Shannon Beets said there was no way you can experience a significant drop in tuition revenue at a tuition-driven institution without reducing costs.

“I think there’s a budget reality we have to deal with but there are plenty of advantages both in terms of learning and in terms of future professional development that we try to maintain,” she said. “I know Chris has been working to get them professional certifications that they can take elsewhere that will help them get that next job. It really falls into our professional preparedness core theme and what we want to do for our students.

“We hope lots of things change about our budget, as we grow enrollments back and continue to successfully recruit. I don’t think it’s happening next year given what we’re looking at in terms of current enrollment and next year’s enrollment.”

But Beets remains optimistic about the future of the programs.

“I think that the future of athletics is solid here,” she said. “We have over 30 percent of our total student body now engaged in organized athletics of some kind.”

Juggling Duties

Apart from managing budgets, coaches are expected to recruit new athletes to their teams, plan events, coordinate competitions and more. For McCarthy and Clayton, they manage these responsibilities while attending class as full-time students, and competing on the teams themselves. Leabman says the work load can be demanding, and as a student, nearly impossible.

“It’s a full-time job, not having the pressure of being an athlete and a student on top of it,” said Leabman. “I was on snow six days a week to try and give everyone an opportunity to be there, and there’s no way that time schedule works when you have your own class schedule to deal with and everything else on top of it.”

“I’m coaching, I have another job, two internships on top of that, and I’m a full-time student,” said Clayton. “I have a lot on my plate right now.”

“Balancing my time between coaching and being a student has proven to be difficult,” said McCarthy. “Teachers haven’t given much leeway; I don’t think they understand that in the athletic department eyes it’s a full-time position.”

Kendra Wong, chair of SNC’s business department, says student athletes are high performers in the classroom as well as in competition, McCarthy in particular.

“When you’re in your competition season you do end up missing a lot of class and your travelling, so I think it speaks to the caliber of student athletes that we have on this campus that they are amazing athletes and very committed students,” she said. “In all of the student coaches I’ve seen growth while they’ve been coaches, but Freddy in particular.”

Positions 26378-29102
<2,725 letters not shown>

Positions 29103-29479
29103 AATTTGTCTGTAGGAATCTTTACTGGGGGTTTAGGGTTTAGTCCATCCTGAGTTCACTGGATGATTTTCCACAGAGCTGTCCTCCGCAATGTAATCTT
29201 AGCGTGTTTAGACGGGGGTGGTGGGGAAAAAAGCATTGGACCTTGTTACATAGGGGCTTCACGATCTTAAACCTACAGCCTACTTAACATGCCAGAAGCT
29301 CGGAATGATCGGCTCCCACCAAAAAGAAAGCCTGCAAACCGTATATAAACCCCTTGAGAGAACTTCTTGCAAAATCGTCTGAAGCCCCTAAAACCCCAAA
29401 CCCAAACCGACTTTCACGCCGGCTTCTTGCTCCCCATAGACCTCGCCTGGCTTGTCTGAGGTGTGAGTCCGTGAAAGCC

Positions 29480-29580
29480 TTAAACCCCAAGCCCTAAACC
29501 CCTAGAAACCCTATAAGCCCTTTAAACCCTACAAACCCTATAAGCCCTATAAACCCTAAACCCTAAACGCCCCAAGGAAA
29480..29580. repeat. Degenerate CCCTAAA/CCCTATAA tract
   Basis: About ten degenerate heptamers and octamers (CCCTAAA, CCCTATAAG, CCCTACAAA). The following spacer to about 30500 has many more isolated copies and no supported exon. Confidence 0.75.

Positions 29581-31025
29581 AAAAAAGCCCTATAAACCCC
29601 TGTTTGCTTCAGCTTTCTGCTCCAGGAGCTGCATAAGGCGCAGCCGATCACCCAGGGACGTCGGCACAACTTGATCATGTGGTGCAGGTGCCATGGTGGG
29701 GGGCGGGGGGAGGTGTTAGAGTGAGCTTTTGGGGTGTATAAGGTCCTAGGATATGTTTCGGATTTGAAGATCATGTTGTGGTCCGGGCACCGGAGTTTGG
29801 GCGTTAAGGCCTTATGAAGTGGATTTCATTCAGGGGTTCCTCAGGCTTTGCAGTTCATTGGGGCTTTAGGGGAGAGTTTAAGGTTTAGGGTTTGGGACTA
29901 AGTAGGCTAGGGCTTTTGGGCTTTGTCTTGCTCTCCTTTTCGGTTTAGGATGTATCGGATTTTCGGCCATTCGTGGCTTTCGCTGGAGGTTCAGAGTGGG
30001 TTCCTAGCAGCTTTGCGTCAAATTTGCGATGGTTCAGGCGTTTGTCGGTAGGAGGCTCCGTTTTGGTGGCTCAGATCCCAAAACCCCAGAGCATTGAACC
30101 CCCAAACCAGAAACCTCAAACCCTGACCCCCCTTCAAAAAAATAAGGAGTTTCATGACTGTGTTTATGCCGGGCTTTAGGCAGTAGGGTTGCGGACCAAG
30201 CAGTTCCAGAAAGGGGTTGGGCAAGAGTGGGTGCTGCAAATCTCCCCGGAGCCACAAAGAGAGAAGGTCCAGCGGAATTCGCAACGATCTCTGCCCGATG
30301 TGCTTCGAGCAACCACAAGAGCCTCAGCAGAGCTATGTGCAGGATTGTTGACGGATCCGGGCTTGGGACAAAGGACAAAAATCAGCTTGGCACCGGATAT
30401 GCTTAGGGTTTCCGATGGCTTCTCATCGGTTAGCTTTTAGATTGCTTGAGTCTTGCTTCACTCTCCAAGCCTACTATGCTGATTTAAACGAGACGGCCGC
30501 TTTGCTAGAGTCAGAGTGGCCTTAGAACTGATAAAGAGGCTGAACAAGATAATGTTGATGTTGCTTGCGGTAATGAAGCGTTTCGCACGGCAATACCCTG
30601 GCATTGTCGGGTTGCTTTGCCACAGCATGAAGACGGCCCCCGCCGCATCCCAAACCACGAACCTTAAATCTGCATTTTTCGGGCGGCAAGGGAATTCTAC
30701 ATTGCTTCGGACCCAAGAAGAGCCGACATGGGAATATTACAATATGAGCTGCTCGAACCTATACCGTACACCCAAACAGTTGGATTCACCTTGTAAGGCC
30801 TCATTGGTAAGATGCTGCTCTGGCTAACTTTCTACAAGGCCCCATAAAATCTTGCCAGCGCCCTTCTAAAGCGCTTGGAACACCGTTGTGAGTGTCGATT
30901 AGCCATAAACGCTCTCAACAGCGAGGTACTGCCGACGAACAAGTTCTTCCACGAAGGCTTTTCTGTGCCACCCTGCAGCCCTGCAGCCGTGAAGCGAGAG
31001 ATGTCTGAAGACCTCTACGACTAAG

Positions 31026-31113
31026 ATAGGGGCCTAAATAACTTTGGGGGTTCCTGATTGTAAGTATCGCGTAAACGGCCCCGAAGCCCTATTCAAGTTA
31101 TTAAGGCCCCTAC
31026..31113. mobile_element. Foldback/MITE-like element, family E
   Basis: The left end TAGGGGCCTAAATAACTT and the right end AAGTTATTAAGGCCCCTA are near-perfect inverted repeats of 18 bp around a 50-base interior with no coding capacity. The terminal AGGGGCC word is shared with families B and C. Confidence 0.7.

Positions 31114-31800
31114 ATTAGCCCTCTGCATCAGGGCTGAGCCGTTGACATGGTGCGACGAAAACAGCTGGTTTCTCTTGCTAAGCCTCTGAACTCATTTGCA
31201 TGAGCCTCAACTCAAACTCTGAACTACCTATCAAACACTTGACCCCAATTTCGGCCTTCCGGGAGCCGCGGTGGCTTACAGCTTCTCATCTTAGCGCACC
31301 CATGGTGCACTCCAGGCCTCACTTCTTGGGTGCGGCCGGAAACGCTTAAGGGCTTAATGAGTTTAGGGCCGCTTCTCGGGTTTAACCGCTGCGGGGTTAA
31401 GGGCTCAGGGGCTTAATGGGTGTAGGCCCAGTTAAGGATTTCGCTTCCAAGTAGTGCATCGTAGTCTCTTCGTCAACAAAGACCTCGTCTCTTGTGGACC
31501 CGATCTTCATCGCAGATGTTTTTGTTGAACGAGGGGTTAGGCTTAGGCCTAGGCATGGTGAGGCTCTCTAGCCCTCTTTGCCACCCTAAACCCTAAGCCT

The Next Step

One reason for Zagar’s resignation was what he believes is a disconnect between the administration and the teams.

“The school has to show that they are behind the teams and the athletic department, that’s what it is, the support,” said Zagar. “The teams and coaches are doing by far their best. The school has to step up.”

Zagar, who initially hired McCarthy and Clayton as the trial student coaches, also believes that in order for the sports teams to succeed, full-time coaches will need to be hired again.

“This was supposed to be a temporary solution until the school got out of financial issues,” said Zagar. “If the school is going to support the sports the way it was, they definitely need full-time coaches.”
Leabman agrees, and says the college needs to better support the snow sports teams.

“If anything, that’s one of the main (recruitment) draws for the school,” said Leabman. “Having a team like that where the students at the school tend to ski and snowboard, that’s a huge advantage of SNC’s location and it’s a shame to not look at it as an opportunity as it could be a niche to own, but instead their trying to expand in other realms.”

Beets believes having student coaches is a benefit.

“My personal opinion, not an institutional one, is I would love to see student coaches stay on even if we had professional coaches,” said Beets. “I really believe there is a significant learning experience in there and opportunity for our students. Even if the budget was doubled would we immediately hire professional full time coaches? Probably, but my hope would be we retain the benefits of this arrangement because I really believe in it.”